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64-bit Windows Booting, Running on Merced Prototype

A 64-bit Windows operating system is booting and running on an engineering prototype of Intel Corp.’s 64-bit Merced chip, Microsoft Corp. and Intel announced today.

The companies demonstrated the system at the Intel Developers Forum in Palm Springs, Calif., where the announcement was made.

Microsoft’s 64-bit operating system and Intel’s 64-bit processor are scheduled for availability sometime in the middle of next year, according to the companies. Microsoft also plans to release select developer tools and BackOffice applications in that timeframe.

Both companies call the development feat a significant milestone in the development of a complete IA-64 architecture. The same can be said for the companies’ enterprise strategies. Intel and Microsoft are each campaigning for a greater presence in enterprise computing. Many of the Unix systems that compete in that target market have been at 64-bits for some time.

A 32-bit system, such as the current Windows NT or the upcoming release of Windows 2000, can address up to 4 GB of memory. Intel’s Physical Address Extensions (PAE), which will be supported in Windows 2000 Datacenter Server, bring that up to 36-bits, or 64 GB of addressable memory. But a 64-bit system may theoretically address exabytes of memory, a limitless amount by today’s standards.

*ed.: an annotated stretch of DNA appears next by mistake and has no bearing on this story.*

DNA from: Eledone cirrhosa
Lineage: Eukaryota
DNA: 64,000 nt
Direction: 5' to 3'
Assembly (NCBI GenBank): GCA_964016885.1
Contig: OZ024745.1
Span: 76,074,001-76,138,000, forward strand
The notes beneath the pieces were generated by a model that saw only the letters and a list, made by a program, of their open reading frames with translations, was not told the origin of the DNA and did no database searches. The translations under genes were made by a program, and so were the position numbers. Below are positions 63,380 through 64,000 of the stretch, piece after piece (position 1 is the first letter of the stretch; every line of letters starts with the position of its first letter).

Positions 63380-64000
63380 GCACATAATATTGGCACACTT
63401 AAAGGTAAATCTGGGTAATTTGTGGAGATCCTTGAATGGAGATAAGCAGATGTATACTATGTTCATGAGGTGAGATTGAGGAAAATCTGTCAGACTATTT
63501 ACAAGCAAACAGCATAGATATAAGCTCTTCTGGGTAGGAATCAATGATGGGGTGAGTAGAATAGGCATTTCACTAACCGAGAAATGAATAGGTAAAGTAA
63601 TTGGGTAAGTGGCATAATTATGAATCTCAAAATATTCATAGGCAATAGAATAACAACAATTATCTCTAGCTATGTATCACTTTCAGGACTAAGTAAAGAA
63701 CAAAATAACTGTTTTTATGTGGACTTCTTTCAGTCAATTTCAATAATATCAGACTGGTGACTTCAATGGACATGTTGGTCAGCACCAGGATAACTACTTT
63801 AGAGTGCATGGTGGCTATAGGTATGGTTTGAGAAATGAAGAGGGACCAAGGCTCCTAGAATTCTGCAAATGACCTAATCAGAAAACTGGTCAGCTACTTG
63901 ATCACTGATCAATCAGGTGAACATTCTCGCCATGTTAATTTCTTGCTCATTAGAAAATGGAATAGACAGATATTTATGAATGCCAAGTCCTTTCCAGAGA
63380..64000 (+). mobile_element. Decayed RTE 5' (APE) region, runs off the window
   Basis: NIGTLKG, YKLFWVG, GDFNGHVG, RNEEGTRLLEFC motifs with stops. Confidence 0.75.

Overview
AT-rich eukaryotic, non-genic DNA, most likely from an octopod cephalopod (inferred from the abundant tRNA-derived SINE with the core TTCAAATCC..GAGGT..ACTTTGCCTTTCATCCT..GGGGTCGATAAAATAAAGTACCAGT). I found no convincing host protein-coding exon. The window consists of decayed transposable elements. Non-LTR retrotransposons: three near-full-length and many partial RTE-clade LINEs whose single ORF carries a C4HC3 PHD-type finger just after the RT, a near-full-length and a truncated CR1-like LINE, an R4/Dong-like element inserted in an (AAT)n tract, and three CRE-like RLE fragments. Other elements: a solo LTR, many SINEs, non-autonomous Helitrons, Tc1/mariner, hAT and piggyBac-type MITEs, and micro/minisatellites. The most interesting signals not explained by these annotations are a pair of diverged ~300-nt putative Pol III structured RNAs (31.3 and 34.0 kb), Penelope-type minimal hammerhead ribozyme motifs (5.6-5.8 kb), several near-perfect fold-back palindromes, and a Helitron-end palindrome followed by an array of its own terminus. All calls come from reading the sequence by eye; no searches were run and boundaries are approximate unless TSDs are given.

The successful boot-up and operation on the Merced prototype has extra significance for Microsoft now that the x86 platform is the only one it supports. Windows NT 4.0 runs on x86 processors, such as Intel’s, and Alpha systems developed by Digital Equipment Corp., which was bought by Compaq Computer Corp. But Compaq and Microsoft last week revealed that the companies would no longer develop for the Windows NT/2000 on Alpha platform.

Because Alpha uses a 64-bit processor, it has played a central role in Microsoft’s development of 64-bit Windows. Microsoft plans to phase out development work on Alpha as Merced systems become more widely available. -- Scott Bekker

About the Author

Scott Bekker is editor in chief of Redmond Channel Partner magazine.

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